House panel unanimously approves cannabis oil bill, leaving it one step from the governor's desk

03/19/2014 01:26 PM

What supporters and the bill’s sponsor said was once a long shot — for Kentucky lawmakers to approve a substance derived from the hemp or marijuana plant for medical use — is just one vote away from becoming reality.

The measure unanimously passed the House Judiciary Committee Wednesday afternoon.

Senate Bill 124 would allow the University of Kentucky and the University of Louisville research hospitals to isolate the compound cannabidiol and give it to patients suffering from debilitating seizures.

Rita Wooton, who’s four-year old son Eli suffers from multiple seizure disorders, has made the nearly 300-mile round trip from Hyden in southeast Kentucky to Frankfort twice this session to urge legislators to approve the bill.

On her second trip Wednesday, Wooton described herself as a near medical refugee because she was preparing to move from Kentucky in order to get help for Eli.

“Now it’s looking like you all are standing up for us and being proud Kentuckians to help us,” she said.

Sen. Julie Denton, R-Louisville, who brought the legislation, said the bill “was a long shot” because of the perception that the compound is marijuana “when it’s not.”

Denton credited the Epilepsy Foundation as well as Rep. John Tilley and Sen. Whitney Westerfield — both of Hopkinsville — for their support on the bill. Westerfield and Tilley, both chair their respective chambers’ judiciary committees and pushed for the legislation to help an infant in their district named Clara — for whom the legislation will be named.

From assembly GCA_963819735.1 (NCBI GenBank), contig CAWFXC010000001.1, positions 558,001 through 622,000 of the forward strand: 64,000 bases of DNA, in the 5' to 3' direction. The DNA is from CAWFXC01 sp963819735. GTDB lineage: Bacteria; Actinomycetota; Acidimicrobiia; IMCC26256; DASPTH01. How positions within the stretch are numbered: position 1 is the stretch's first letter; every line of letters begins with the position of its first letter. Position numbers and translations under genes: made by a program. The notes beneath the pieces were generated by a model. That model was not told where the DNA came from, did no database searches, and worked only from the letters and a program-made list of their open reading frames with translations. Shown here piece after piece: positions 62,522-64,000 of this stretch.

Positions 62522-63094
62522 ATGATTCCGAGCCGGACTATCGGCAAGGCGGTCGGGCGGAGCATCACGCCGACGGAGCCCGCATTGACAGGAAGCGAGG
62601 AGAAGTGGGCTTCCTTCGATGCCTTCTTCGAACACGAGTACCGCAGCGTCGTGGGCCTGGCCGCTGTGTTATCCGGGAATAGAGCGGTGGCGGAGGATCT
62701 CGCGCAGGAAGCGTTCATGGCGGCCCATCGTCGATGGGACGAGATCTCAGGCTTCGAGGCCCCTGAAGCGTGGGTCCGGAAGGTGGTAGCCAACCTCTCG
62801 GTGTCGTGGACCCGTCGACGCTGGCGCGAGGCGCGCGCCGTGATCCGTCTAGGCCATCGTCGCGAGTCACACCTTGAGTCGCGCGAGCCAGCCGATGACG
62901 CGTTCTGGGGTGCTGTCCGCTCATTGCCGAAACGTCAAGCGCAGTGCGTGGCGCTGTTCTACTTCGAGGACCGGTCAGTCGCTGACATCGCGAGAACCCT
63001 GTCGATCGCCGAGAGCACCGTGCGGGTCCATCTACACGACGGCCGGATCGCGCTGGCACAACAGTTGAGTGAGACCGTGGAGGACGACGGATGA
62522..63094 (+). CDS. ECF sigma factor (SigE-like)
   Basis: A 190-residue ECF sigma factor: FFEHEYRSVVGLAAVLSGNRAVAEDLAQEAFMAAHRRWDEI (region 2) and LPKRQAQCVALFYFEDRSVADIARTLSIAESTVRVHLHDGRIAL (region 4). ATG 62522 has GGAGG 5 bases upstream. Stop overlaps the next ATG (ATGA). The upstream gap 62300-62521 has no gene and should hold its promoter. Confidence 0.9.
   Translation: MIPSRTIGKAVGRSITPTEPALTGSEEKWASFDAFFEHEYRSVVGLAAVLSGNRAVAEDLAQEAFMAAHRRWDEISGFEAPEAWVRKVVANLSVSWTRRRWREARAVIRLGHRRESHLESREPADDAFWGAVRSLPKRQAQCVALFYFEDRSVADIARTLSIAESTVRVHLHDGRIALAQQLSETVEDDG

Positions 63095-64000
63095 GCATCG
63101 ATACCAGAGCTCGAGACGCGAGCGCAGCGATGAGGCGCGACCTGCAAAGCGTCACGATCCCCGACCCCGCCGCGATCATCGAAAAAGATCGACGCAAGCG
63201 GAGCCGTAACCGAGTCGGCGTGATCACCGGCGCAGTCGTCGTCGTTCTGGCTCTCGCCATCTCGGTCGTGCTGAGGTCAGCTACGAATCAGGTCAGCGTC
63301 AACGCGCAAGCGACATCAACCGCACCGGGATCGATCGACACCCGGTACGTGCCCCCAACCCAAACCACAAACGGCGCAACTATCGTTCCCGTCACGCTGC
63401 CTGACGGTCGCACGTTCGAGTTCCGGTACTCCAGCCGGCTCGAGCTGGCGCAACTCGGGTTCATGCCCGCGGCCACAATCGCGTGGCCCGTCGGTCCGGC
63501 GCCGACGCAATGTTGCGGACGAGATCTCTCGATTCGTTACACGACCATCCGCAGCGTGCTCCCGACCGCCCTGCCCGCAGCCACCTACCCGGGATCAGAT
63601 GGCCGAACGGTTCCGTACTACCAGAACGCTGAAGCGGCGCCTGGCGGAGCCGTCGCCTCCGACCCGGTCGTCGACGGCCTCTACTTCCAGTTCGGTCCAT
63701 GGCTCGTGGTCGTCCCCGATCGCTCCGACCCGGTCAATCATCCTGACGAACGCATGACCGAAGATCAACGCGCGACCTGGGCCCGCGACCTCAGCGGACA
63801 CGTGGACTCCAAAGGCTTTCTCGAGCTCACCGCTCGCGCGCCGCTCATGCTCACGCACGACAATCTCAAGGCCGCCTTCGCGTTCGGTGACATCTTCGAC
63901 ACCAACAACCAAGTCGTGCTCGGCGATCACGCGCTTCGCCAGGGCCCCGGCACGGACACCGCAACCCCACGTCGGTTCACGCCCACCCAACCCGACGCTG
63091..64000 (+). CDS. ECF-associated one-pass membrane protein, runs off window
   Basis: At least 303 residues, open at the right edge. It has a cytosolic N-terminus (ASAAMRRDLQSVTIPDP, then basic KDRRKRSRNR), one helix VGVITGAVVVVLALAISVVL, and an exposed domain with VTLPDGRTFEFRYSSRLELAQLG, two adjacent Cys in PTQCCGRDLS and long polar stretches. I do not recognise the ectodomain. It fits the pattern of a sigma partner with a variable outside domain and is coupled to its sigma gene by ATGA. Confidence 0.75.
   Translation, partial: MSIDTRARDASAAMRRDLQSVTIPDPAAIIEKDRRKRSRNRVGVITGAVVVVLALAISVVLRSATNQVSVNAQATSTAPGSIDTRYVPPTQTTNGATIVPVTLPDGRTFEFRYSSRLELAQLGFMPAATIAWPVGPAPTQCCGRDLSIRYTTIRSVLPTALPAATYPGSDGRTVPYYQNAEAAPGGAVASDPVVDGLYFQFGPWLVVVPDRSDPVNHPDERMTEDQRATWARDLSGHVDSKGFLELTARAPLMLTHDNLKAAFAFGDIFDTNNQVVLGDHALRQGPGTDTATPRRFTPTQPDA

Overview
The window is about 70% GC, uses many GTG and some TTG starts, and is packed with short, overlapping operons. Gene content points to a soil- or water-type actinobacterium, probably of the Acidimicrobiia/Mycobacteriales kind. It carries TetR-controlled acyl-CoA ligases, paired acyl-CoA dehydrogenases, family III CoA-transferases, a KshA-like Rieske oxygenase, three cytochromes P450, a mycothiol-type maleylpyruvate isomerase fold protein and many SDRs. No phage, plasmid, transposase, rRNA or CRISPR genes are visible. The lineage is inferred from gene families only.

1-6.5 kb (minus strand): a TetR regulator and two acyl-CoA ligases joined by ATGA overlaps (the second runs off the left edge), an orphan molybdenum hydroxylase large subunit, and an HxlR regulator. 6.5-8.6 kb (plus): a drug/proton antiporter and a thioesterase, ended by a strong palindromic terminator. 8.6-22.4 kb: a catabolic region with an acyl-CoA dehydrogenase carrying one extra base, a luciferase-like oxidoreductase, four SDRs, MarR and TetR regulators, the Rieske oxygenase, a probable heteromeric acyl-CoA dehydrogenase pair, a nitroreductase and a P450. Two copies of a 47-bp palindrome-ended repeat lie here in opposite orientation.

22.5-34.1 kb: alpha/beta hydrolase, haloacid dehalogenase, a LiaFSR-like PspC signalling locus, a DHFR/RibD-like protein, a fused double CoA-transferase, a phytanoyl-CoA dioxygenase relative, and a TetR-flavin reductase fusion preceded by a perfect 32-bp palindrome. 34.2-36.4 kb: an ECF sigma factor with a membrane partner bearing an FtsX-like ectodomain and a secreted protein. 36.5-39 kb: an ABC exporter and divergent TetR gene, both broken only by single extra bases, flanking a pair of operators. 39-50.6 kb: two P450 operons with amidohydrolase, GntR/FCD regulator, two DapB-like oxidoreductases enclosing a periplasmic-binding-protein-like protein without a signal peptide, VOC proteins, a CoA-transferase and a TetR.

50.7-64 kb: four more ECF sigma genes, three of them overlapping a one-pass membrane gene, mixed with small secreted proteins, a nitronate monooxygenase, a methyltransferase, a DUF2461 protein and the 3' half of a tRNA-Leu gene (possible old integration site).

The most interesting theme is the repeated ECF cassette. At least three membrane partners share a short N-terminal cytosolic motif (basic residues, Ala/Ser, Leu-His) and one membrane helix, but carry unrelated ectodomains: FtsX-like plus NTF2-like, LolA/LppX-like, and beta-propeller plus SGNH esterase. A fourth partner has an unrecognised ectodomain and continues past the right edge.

Tilley, told Pure Politics last week that the legislation “has tremendous support” in Judiciary committee the bill cleared without a no vote and the full Senate approved the bill 38-0.

One bill Tilley said his committee will not bring up for a vote this session is Rep. Mary Lou Marzian’s House Bill 350, which would allow medical marijuana in the state. That bill was transferred into his committee after an initial hearing in the House Health and Welfare Committee.

Tilley said he would likely have a hearing on medical marijuana, but it might be just for “information only” adding that he’s not sure the support is there to vote the bill out of the House.

About Nick Storm

Nick Storm is the Anchor and Managing Editor of Pure Politics, the only nightly program dedicated to Kentucky politics. Nick covers all of the political heavyweights and his investigative work brings to light issues that might otherwise go unnoticed, like the connection between the high profile Steubenville, Ohio rape and a Kentucky hacker whose push for further investigation could put him in federal prison. Nick is also working on a feature length bio documentary Outlaw Poet: A documentary on Ron Whitehead. Follow Nick on Twitter @NickStorm_cn2. Nick can be reached at 502-792-1107 or nicholas.storm@charter.com.

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